You would think that Attorney General Jeff Sessions' decision to rescind the Cole Memo in January would have thrown the cannabis industry into chaos. It was a decision that most people involved knew may happen once he was sworn in. Yet we’ve seen the cannabis job market continue to flourish. Moreover, jobs never before thought of are seeing a rise in opportunity. Cannabis job growth can't be ignored.
And if the head of the Department of Justice can't stop the industry, who can?
When it comes to jobs in this market, there are a few roles that always come to mind: customer service, cultivators, trimmers, et al. But it doesn't end there. As a matter of fact, there are so many different and specific jobs in the industry, the market had no choice but to head upwards. It's hard to keep up with its opportunities. And it's still growing.
In the last year, cannabis-related jobs have increased to at least 165,000. Oregon, for instance, one of the first to legalize, still added 284 positions last year. Overall, this is more jobs than many industries, including bakers, dental hygienists, and a few more. It's also expected to have a continual rise, especially considering the future state legalizations.
With the demand for medical and recreational marijuana, you see job opportunities soaring. From its initiation through the end of 2017, Colorado leads with close to 50,000 jobs added (that may change once Nevada catches up with other legal cannabis states, which is happening quickly). Even states with just medical marijuana seem to be adding jobs every year. Florida, for example, has added 27,000 cannabis jobs for medical marijuana alone. In one year, Florida's job opportunity has increased approximately 450% from the year prior of 2016. Alaska alone had a 250% increase in positions. The demand is rising as more states follow the trend towards legalization.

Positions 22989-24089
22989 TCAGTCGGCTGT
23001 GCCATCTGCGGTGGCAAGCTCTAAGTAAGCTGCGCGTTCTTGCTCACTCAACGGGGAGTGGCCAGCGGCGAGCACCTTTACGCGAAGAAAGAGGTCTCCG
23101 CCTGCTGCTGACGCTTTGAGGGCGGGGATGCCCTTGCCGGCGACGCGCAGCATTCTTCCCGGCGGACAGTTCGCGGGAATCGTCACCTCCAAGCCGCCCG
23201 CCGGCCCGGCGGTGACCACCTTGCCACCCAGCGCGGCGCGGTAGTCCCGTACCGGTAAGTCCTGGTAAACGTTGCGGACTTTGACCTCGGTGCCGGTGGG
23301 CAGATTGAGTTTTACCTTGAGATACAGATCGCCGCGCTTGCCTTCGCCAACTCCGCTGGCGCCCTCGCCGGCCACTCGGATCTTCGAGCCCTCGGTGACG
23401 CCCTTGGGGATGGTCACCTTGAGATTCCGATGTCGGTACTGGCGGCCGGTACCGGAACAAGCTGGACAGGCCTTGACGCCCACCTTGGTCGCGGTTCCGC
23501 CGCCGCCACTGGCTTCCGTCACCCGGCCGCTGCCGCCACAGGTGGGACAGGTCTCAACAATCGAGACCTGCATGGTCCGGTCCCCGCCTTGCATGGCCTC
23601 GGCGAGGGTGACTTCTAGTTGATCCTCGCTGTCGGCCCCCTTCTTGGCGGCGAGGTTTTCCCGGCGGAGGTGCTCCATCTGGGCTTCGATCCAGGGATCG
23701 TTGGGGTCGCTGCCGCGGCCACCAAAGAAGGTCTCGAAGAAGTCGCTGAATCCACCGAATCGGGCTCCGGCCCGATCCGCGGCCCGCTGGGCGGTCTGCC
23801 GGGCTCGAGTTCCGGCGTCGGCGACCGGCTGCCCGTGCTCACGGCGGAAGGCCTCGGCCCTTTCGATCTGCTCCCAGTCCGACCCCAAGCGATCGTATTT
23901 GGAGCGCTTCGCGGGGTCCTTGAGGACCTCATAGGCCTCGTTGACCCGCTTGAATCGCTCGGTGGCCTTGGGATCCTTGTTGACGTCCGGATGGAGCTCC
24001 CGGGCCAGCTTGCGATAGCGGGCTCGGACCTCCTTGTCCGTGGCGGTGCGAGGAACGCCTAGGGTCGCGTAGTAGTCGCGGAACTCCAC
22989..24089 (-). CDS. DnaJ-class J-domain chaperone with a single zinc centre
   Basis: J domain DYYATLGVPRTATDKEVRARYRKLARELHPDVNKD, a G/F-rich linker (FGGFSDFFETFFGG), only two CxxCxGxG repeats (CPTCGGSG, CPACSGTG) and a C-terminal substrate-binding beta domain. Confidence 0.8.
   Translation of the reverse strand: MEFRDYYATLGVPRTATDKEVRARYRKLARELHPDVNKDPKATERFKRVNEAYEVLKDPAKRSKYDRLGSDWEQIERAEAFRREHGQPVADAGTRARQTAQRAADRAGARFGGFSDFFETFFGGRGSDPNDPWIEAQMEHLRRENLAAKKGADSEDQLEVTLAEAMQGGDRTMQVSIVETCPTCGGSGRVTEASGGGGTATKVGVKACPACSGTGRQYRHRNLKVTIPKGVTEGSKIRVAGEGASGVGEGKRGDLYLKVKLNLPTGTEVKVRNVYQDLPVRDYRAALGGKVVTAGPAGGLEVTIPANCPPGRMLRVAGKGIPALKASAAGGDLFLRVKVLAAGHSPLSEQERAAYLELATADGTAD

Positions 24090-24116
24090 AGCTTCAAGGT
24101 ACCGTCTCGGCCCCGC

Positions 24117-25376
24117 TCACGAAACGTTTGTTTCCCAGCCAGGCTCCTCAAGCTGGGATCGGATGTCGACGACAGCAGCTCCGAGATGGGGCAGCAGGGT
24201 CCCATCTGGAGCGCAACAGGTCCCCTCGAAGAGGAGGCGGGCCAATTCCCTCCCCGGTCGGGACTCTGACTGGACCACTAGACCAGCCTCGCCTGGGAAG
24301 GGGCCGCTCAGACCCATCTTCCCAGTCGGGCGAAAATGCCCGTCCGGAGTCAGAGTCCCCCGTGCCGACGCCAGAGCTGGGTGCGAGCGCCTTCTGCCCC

Just a fun fact: If marijuana goes legal on a federal level, states like Colorado will add hundreds of thousands of jobs, increasing to over a million by 2025.
Not So Fast
Before considering a job in the cannabis industry, there are a few things to contemplate. If you research jobs, you'll see that most require a MED key or support badge. A “key” position badge is required for employees making operational or management decisions that directly affect the business. The MED “support” position badge is required for employees that work within the business but cannot make operational decisions. Both certifications have an application fee of $250 and $75 respectively. The good news is as long as you comply with the industry's regulations, it's not too difficult to get a badge.
When applying for a position, keep in mind its scope and qualifications. Some can enter with minimal experience while others require a master's degree or PhD for their role.
Check out these common cannabis jobs that are available throughout the legal states:
They're one of the first people you meet when picking out your favorite strain or edibles. The average hourly pay is $12-$15 with little experience in the cannabis industry and a great smile. The budtender should expect to have a Support badge certification. This position is needed so much, it's hard to keep up its statistics.